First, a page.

internally store it in Perl's own charset. It can take either a name
(with use charnames) or a hex number. If a name is given, that is
converted to the corresponding number first. uchr() of that number is
then emitted into the string.

[[[ Meta: Does \x{} have unicode semantics or is it just \x with a
variable sized parameter? IMO the latter makes more sense as it seems
DWIM to have both \x escapes do the same, and \N can be passed a
number to create a Unicode code point. What about qu//? ]]]

1.7) Bitwise string operators ~ & | ^ work on the lower 8 bits of
every string element only, any higher bits are ignored. ~v257 eq ~v1
eq v254. If there are any elements > 255 in the string, the warning 
"wide characters in bitwise string operation"  is issued in -w mode.

1.8) Encode::encode(NAME, EXPR [, CHECK]) returns the string EXPR
encoded according to the named charset/encoding. NAME is in format
"<charset>/<encoding>", for example "unicode/utf8" or "latin1/plain".
The integer elements of the input string are assumed to be characters
in Perl's internal charset and are translated from Perl's charset to
the specified charset before encoding them with the specified
encoding. If only a charset but no encoding is given, only the
translation step is done.

If a character from the input can not be represented in the chosen
charset, the behaviour depends on the CHECK parameter. If CHECK is not
given, encode() fails and returns undef. If CHECK is true, encode()
dies with an appropriate method. If CHECK is a subref, it is called to
resolve the situation

[[[ Meta: calling conventions need to be defined ]]]

Encoding to the platform's native charset/encoding may be no-op (other
than failing on everything > 255) if Perl's internal charset has been
adjusted to match the native charset in the relevant range. This is
what makes legacy programs work. Note that encoding to Unicode may
actually need to do some work on platforms where the internal
character set is twisted (EBCDIC for exapmle).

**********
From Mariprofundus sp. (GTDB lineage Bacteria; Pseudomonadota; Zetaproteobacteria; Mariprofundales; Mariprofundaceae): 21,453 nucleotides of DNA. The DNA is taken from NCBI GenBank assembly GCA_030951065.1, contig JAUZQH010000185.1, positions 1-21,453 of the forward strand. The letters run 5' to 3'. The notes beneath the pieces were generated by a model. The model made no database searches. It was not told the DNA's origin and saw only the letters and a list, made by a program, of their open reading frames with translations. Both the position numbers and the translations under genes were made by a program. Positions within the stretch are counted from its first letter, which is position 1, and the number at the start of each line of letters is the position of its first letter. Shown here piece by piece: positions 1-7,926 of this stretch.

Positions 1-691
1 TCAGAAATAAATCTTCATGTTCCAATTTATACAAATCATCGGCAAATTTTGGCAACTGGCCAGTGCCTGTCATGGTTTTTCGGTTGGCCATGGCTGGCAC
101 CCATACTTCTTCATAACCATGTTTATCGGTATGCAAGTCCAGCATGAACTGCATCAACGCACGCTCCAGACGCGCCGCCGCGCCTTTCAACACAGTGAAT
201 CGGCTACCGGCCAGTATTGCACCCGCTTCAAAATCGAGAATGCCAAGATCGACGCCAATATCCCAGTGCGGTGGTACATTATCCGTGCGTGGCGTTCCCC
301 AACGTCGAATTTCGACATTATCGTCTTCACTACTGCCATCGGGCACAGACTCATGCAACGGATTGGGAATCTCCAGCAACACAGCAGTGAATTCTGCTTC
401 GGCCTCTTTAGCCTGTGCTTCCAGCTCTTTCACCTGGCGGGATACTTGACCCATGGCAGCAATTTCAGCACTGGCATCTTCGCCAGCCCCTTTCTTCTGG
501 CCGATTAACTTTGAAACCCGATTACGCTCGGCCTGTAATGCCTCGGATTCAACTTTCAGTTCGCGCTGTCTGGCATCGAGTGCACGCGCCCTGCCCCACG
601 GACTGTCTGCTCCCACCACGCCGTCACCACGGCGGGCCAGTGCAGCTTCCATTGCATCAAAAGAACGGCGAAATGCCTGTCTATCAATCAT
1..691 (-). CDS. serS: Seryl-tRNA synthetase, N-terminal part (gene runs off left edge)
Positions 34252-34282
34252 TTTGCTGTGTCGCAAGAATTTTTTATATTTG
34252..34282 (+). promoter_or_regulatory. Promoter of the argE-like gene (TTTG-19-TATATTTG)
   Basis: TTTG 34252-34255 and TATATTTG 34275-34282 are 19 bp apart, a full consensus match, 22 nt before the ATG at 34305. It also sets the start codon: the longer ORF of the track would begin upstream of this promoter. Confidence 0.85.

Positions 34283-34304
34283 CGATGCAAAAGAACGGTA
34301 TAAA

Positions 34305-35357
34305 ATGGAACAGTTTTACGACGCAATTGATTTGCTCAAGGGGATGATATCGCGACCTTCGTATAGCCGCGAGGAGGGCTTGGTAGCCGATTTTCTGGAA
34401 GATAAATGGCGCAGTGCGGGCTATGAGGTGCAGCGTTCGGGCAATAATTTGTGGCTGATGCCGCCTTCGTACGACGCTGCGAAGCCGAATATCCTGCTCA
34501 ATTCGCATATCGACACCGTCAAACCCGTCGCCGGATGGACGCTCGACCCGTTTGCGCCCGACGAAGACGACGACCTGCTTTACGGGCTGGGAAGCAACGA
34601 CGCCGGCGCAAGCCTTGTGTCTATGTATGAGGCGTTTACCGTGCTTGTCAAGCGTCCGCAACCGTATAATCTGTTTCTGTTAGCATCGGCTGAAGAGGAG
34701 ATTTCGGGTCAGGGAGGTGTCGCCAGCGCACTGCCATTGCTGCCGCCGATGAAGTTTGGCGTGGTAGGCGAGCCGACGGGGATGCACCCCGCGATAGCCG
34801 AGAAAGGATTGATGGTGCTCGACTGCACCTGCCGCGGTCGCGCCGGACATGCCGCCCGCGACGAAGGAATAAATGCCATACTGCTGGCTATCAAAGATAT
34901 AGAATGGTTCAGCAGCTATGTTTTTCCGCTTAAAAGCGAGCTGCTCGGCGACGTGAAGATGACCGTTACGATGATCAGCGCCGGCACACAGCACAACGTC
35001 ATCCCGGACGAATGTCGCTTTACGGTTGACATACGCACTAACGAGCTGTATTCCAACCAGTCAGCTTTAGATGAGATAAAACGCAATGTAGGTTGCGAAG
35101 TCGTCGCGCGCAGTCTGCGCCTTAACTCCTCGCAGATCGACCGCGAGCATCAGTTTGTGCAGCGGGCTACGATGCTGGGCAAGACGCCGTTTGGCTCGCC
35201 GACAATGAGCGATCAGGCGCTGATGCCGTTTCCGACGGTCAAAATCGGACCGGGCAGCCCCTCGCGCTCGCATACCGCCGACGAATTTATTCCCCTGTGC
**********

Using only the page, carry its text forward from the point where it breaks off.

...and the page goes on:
If an encoding name was given (as opposed to giving just a charset
name), the string returned by encode contains only elements in range
0..255, so it is suitable for passing to functions that require

If the special NAME "native" is given, the platform's native charset
and encoding are used (which can be specified during Configure). This
is "latin1/plain" for most machines, but may as well be "ebcdic/plain"
or "unicode/utf8". Some names may be specified in abbreviated form:
	"utf8"    -> "unicode/utf8"
	"utf16"   -> "unicode/utf16"
	"latin1"  -> "latin1/plain"
	"ebcdic"  -> "ebcdic/plain"

1.8) Encode::decode(NAME, EXPR [, CHECK]) does the reverse of encode()
.NAME is in format "<charset>/<encoding>". If an encoding name is
given (as opposed to specifying only charset name) decode() only looks
at the low 8 bits of every element of the input string. If any of
those elements happens to be > 255, the warning  "wide character in
decode()"  is issued in -w mode.

The string elements of the input string will be treated as characters
specified in that character set and will be converted from that set to
Perl's internal character, after unpacking the encoding (if one was
given). The NAME and CHECK arguments are handled in the same way
encode() handles them.

If the input string is not a valid sequence in the specified encoding,
or if one of the decoded characters in the input sequence can not be
represented in Perl's internal charset, the error handling again
depends on CHECK.

Decoding from the platform's native charset/encoding may be a no-op if
Perl's internal charset has been adjusted to match the native charset
in the relevant range. This is what makes legacy programs work.

1.9) What happens with file io depends on the mode the file handle is
in: binary mode (aka byte mode aka octet mode) handles will return
strings containing octets (all elements in range 0..255) when read,
and will only write the lowest 8 bits of every string element. If a
string to be written contains elements > 255, the warning  "wide
character in print"  is issued in -w mode.
In character mode, a string that is written will be run through
Encode::encode(). The charset/encoding to be passed can be specified
by the user when opening the file, or by modifying it later using the
interface that PerlIO provides for this purpose. If no
charset/encoding name is given, "native" is the default. Similarly,
data that is read will be run through decode().

syswrite()/send() and sysread()/recv() always take octets, there is no
implicit encode()/decode() done there.

If a file handle is opened without specifying a mode, it is in
character mode, and expects to read data in the host-native encoding.
This does not break legacy code, because Perl will usually have it's
internal charset twisted in a way that it keeps the mapping of the
host native charset to 0..255. Thus having character or octet mode
doesn't make a difference for those programs. However it does matter
if Perl is configured with host-native encoding "Unicode/utf8" for

[[[ Meta: Binary mode could be made the default as well, though for a
text processing language, text mode should be a reasonable default.
Plus, text mode has always been the default on platforms where it